Should this rumor be true, it could end in a big world of hurt for PC makers. Even Acer, which actually manufactures the Surface tablets for Microsoft, trembles at the thought of a $199 price tag for the Windows RT Surface that is slated for release on October 26th — simultaneous with the launch of Windows 8.
“Suggested retail pricing will be announced closer to availability and is expected to be competitive with a comparable ARM tablet or Intel Ultrabook-class PC,” Steven Sinofsky, head of Windows, stated at the presentation back in June. The most pertinent question on everybody’s mind is: What does “comparable ARM tablet” mean these days? $399? $299? Or even $199, following the Kindle Fire and Google Nexus 7.
When Microsoft unveiled its first foray into the tablet market, the accompanying video ad showed a completely new side of the Redmond giant. It’s a flashy video with sleek images of the Surface, raw materials, paired with a dubsteb soundtrack. Is this the new, “cool” face of Microsoft? Windows 8, Windows RT, Office 2013, Xbox, Windows Phone, and Surface all use the new Modern UI (formerly Metro), to convey a new push into a unified future. It’s a complete turnaround for Microsoft — one which (I believe) will likely pay off.
Coincidentally, tomorrow is the MSDN release for Windows 8. LockerGnome will publish a detailed review of the RTM version. Yet the general public has yet to find out just how deep the change runs. It’s not simply a cosmetic overhaul, but a fundamental change of philosophy over at Microsoft.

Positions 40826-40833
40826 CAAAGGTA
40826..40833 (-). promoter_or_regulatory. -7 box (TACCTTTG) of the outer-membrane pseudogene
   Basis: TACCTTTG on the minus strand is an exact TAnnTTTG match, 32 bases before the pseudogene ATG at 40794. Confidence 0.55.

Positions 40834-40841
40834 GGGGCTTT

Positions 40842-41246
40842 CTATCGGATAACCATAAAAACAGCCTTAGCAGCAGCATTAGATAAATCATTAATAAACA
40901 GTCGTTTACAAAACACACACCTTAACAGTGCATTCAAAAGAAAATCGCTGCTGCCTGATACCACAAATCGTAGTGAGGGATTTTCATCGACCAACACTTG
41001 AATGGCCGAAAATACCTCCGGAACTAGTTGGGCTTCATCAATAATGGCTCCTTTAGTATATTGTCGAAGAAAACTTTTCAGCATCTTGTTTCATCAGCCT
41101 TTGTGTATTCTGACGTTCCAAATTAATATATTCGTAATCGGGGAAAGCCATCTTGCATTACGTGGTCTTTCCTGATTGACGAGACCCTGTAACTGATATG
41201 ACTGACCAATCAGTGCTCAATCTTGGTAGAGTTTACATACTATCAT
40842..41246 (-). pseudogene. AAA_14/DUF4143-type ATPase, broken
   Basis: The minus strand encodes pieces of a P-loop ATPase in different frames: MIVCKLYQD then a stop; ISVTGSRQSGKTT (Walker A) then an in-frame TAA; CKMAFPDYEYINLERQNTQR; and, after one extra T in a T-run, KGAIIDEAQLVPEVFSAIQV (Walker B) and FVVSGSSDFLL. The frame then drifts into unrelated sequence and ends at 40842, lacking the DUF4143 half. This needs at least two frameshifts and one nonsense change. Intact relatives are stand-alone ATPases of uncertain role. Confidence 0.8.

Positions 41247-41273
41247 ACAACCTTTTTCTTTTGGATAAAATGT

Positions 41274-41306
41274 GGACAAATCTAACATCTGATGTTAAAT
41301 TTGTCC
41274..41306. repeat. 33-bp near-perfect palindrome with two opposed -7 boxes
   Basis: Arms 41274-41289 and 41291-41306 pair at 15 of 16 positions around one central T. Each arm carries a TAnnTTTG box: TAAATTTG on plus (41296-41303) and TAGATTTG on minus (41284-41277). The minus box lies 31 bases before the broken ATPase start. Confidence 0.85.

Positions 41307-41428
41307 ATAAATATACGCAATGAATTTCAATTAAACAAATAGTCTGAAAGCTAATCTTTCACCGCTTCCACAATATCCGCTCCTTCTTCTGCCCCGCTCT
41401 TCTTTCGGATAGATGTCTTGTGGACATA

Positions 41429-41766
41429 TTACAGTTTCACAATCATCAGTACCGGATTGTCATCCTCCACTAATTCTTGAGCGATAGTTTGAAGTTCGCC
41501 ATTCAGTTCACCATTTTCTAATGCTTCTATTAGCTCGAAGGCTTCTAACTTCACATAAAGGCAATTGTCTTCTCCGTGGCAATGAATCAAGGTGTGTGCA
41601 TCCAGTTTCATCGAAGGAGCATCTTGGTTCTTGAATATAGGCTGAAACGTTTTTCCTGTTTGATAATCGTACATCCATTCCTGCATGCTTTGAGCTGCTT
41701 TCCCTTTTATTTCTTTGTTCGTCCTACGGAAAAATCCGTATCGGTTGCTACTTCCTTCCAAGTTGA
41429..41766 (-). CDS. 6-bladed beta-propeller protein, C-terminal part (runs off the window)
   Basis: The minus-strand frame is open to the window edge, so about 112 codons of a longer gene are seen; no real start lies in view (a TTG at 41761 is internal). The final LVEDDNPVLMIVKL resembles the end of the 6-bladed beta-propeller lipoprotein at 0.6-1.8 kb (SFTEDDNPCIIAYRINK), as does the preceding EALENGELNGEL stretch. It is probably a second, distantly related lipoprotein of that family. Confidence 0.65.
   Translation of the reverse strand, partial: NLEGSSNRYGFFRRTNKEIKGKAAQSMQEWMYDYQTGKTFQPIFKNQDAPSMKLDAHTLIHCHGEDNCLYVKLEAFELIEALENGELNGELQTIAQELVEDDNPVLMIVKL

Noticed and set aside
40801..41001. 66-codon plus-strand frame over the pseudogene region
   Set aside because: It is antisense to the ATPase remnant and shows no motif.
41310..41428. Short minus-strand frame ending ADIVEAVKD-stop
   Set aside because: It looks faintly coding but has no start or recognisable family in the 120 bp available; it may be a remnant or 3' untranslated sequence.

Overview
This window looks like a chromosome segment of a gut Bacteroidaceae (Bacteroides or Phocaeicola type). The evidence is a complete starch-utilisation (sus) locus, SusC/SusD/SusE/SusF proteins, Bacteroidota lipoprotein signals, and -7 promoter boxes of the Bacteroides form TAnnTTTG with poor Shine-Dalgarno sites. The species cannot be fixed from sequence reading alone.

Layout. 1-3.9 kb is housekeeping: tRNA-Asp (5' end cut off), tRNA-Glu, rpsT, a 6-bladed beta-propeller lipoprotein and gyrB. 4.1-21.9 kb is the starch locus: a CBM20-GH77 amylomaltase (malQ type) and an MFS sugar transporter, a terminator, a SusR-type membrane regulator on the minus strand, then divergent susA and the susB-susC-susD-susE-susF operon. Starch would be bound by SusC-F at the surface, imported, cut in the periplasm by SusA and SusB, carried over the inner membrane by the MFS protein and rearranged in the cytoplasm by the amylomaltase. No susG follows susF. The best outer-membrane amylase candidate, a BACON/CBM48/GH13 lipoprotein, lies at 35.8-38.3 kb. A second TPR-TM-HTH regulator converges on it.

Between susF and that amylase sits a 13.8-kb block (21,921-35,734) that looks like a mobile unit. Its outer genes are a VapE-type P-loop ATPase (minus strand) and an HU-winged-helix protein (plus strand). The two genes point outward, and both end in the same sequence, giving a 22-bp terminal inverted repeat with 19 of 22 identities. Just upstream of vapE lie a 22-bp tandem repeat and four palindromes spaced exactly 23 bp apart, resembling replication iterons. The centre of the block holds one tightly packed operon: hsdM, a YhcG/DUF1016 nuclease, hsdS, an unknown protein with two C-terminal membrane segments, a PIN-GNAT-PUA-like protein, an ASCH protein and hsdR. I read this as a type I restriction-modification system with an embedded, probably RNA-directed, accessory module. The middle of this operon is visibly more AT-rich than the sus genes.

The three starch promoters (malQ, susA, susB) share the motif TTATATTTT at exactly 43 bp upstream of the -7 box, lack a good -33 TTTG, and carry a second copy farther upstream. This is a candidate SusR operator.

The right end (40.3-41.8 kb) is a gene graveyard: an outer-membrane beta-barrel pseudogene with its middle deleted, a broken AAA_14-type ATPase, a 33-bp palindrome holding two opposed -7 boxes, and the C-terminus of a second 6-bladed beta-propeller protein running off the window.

It has been argued that Windows 8 has largely been conceived as a tablet OS, something I personally disagree with. However, it seems now more and more that the Surface tablets will play a pivotal role in the success of this new rising ecosystem. Preloaded with a version of Office 2013, and presumably an RT version of Skype, it could very well become a successful product — simply because of the fact that people like to use familiar software. Windows, as a brand, is analogous with computing around the world.
An aggressive pricing model might cause two results: one bad, and one good. A $199 price tag would instantly make it a success on the market, but also make it hard for other PC makers to compete and match this extremely low price. On the other hand, it might also be in incentive for developers to start supporting the new Windows RT platform. Both would be beneficial to Microsoft, not necessarily to its partner hardware manufacturers.
However, all this is just speculation. As much as it sounds like a dream price, Microsoft will most likely not price the Surface below $399. Yet, if it actually prices it lower, then the Surface could take a big portion of the tablet market now dominated by the iPad. Windows RT depends largely on how well-received these new Windows-based tablet devices are received. If they fail to make a dent on the market, then Windows 8 will have a hard time justifying its profound changes.
This is a busy year for Microsoft. It remains to be seen if this new way of doing things in Redmond will ensure an even more prosperous future.
Photo via Microsoft